Upfront: It's Conduit Time!

Categories:      News & Politics    Opinion
Wednesday, May 1st, 2013 at 6:59 AM
Upfront: It's Conduit Time! by Cory Vaillancourt
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Begun during the 2012 Pennsylvania Primary Election, the Erie Reader Downtown Debate Series – so named because the first two debates were held at the Masonic Temple in downtown Erie – was intended to further the Erie Reader’s mission of serving as a two-way conduit for conversation in this community.

In the first-ever Downtown Debate in April 2012, both Jason Owen and Regina Smith looked great, but Owen prevailed in the Republican primary election in State House District 3. In the second debate – also in April 2012 – Sean Wiley easily outpaced a crowded field consisting of John Harkins, Brian Pitzer, and Terry Scutella and ended up winning the Democratic primary election in State Senate District 49.

In the third debate – held this time at the Jefferson Educational Society in October of 2012 – Owen looked far more polished than Democratic candidate Ryan Bizzarro, who ultimately won a hard-fought race to replace John Hornaman in the house.  As soon as that debate ended, Wiley trounced Republican challenger Janet Anderson – a prequel to the trouncing he would deliver on Election Day – in the now-legendary fourth Downtown Debate.

Our fifth and sixth debates, which focus on the Erie County Executive race, will take place on Monday, May 13, at the Jefferson Educational Society, which means I just announced the Erie Reader 2013 Downtown Debate Series, in what has become something of a tradition here on page 4. Will these debates become the stuff of legend too?

The Erie Reader Downtown Debate Series – so named because the first two debates were held at the Masonic Temple in downtown Erie – was intended to further the Erie Reader’s mission of serving as a two-way conduit for conversation in this community.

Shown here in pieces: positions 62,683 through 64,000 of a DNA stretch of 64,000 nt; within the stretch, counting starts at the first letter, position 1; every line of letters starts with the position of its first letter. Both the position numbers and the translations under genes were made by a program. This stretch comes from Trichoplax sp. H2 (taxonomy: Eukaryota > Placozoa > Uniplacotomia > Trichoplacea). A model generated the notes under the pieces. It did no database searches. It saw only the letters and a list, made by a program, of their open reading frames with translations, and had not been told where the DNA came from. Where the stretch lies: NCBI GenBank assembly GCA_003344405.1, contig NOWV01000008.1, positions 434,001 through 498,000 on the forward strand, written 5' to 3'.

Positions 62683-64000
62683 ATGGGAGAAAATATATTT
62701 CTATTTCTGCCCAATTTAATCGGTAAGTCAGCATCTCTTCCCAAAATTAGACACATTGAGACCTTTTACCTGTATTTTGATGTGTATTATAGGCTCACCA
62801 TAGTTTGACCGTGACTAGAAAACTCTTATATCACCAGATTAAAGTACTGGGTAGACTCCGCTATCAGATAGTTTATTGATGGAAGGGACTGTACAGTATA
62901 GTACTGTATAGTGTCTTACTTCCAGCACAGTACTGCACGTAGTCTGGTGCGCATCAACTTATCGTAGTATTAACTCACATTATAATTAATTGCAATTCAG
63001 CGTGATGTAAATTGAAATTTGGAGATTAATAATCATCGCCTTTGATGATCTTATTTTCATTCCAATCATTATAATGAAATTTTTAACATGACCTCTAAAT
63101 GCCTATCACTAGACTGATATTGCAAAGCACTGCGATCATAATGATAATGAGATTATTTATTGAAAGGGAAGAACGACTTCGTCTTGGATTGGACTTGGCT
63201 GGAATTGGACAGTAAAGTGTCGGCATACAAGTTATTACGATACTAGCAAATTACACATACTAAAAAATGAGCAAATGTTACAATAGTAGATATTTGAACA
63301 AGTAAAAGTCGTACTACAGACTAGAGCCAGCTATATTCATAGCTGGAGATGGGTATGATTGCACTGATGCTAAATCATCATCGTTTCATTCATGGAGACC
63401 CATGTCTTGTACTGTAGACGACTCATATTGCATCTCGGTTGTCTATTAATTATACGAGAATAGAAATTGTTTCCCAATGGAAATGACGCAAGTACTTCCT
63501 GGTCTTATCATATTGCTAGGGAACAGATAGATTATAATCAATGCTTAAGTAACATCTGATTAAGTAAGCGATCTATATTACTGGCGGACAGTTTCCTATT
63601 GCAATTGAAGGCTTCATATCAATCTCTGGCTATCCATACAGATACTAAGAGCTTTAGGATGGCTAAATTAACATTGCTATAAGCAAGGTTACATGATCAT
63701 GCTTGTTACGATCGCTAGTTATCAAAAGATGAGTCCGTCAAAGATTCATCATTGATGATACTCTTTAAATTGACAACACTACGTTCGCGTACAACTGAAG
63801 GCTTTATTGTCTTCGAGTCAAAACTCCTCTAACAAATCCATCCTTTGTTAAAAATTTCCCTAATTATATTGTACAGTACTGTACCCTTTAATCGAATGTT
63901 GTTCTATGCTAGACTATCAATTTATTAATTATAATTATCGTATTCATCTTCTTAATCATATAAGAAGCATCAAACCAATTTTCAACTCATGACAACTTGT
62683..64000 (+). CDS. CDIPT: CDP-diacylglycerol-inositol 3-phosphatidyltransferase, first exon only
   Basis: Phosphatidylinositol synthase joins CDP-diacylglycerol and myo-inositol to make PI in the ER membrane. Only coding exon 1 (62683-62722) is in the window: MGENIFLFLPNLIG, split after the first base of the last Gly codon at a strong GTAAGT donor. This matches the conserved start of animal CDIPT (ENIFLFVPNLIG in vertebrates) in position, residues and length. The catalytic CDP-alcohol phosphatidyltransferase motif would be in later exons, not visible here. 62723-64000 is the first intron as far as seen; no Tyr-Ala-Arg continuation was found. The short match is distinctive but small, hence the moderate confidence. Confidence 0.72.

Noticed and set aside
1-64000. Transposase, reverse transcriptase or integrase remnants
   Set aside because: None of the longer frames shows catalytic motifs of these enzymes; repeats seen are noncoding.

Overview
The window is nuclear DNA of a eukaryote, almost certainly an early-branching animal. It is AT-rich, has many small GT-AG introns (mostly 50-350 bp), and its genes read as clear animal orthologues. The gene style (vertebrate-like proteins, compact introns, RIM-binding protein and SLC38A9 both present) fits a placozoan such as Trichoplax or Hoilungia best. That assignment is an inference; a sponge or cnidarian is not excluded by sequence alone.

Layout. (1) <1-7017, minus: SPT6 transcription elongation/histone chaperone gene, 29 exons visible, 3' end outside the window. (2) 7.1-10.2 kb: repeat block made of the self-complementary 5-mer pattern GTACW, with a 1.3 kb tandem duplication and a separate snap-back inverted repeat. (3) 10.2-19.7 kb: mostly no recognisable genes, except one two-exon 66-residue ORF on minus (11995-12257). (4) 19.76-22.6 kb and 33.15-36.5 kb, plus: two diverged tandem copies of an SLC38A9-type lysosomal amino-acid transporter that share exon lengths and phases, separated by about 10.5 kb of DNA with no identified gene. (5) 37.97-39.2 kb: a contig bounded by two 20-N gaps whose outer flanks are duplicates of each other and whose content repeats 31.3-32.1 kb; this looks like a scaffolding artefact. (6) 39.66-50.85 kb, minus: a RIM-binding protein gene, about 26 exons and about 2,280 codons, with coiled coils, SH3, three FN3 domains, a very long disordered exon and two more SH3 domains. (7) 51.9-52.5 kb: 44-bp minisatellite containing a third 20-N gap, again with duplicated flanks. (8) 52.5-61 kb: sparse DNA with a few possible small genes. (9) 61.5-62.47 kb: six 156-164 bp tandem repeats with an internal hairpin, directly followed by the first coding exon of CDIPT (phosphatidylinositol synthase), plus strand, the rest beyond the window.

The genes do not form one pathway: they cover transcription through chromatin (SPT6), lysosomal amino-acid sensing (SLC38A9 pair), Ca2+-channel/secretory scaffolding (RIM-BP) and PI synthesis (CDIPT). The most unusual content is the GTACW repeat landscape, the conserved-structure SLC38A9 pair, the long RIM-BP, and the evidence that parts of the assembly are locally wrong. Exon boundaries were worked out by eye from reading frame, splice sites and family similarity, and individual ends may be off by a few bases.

They certainly have all the makings. Again sponsored by our friends at Epic Web Studios, the Jefferson Educational Society, and Lilly Broadcasting, these debates are free and open to the public.

At 7 p.m., Democratic challenger and former Congresswoman Kathy Dahlkemper will face off with incumbent Democratic Erie County Executive Barry Grossman; at 8 p.m., it’ll be Republicans Tom Loftus and Don Tucci who take to the stage. The winners of these two primary elections will face each other in the November General Election.

The panelists for both debates will be JES Associate Program Director Sara Breese, Lilly Broadcasting’s Amanda Post, and Erie Reader Managing Editor Ben Speggen; the debates will be moderated by Lilly Broadcasting’s Kevin MacDowell and will be televised for those who can’t make it.

Similar to the four previous debates, candidate order will be determined by random draw on the night of the event. Each candidate will make a 3-minute opening statement and a 3-minute closing statement. Sandwiched in between their campaign stumpery will be eight questions – four per candidate – asked by our fine panel of panelists. The person to whom the question is asked will have two minutes for a response; the other candidate will have two minutes for a rebuttal, making for a nice, fair robust debate on the issues facing our county.

The best part? Once again, in each debate, two of those questions will come from you – the people these fine folks seek to represent. In the days leading up to the debate, we’ll blitz both our Facebook and Twitter accounts, asking for questions from anyone who cares to leave them.

So be sure to mark your calendars for Monday, May 13; we’re proud to continue presenting this important service to the voters of Northwestern Pennsylvania, and with your help and support, we’ll be able to continue to serve as that two-way conduit for conversation in this community long into the future.

Cory Vaillancourt is a brilliant writer/complete hack and can be complimented/heckled at cVaillancourt@ErieReader.com. Find him on Twitter @VLNCRT

Erie Reader: Vol. 6, No. 25
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A wildlife photographer captures Presque Isle State Park at dawn.

An account from the front lines of the North Dakota protest

 

Questioning the nostalgia of Rogue One

 

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